Credit & Copyright: John HarmsExplanation: The Full Moon and a brilliant, ruddy Mars will share the sky tonight. Skygazers can easily enjoy the celestial pairing as the two are separated by a degree or even less. In fact, seen from parts of northern North America and Europe, the Moon will actually occult (pass in front of) the Red Planet. Mars is so bright because it is near opposition, opposite the Sun in Earth's sky and near its closest approach to planet Earth. But Mars is not nearly as bright as the Moon, also opposite the Sun tonight. In this striking preview of tonight's sky show, backyard astronomer John Harms was able to photograph an almost Full Moon near Mars last month. His simple, single exposure relied on clouds to block some of the overwhelming moonlight.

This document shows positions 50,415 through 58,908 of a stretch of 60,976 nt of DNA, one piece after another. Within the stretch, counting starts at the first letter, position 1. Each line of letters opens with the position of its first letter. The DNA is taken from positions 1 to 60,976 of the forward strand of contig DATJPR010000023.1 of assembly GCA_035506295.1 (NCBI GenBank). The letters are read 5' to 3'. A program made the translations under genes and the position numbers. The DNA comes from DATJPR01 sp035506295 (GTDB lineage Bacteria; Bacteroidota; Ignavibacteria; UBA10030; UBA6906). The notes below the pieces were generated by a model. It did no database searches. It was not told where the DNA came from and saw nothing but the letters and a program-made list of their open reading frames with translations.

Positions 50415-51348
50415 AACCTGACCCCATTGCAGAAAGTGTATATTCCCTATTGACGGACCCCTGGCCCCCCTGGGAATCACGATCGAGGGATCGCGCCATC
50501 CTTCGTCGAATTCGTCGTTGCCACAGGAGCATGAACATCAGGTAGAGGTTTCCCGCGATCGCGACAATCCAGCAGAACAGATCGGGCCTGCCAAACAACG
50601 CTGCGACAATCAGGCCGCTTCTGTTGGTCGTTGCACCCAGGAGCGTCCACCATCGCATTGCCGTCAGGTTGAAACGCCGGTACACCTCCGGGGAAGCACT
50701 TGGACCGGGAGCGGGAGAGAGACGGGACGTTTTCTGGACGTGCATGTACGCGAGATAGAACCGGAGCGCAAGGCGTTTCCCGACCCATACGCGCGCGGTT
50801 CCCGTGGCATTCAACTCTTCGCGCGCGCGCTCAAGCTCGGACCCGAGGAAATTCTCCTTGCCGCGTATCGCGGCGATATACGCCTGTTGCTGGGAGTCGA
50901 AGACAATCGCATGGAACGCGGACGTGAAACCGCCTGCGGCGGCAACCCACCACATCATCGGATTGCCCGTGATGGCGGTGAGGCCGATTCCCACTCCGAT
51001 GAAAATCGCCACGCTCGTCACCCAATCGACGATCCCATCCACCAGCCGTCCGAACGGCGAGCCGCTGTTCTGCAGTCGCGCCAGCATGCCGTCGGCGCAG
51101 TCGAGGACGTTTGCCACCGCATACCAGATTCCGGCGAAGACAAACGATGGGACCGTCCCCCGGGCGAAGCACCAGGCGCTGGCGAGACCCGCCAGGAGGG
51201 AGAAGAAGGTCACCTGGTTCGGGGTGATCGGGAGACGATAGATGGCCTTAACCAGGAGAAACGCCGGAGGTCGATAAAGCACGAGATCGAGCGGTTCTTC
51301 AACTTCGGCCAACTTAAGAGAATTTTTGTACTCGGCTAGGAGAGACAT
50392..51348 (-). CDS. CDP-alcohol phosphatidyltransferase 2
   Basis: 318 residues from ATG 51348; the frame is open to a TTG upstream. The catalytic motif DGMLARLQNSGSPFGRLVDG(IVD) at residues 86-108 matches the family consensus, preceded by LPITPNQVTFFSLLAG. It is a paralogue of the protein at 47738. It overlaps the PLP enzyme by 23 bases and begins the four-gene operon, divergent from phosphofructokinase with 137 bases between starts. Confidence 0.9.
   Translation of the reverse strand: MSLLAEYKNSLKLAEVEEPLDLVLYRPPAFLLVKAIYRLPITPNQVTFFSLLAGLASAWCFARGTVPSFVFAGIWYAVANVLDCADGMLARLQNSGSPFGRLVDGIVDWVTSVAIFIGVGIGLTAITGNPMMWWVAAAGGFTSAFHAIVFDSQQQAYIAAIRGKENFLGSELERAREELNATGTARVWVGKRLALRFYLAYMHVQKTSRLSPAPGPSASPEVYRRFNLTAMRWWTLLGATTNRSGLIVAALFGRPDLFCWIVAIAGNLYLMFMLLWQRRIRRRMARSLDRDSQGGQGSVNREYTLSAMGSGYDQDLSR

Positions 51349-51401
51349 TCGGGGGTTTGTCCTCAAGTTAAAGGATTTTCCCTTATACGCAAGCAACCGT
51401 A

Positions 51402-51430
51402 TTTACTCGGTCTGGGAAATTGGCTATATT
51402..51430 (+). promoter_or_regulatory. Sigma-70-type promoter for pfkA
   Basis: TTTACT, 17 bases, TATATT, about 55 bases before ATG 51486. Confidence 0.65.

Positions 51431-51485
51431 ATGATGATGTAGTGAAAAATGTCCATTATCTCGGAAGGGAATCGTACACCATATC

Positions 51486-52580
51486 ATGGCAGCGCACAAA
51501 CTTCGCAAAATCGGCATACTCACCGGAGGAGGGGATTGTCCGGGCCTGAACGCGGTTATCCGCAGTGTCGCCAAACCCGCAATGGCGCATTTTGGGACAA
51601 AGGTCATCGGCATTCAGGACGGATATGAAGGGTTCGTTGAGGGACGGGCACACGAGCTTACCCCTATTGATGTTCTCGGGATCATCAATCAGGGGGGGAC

APOD presents: Astronomy Pictures of the Year for 2007
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Based on Astronomy Picture Of the Day
Publications with keywords: occultation
Publications with words: occultation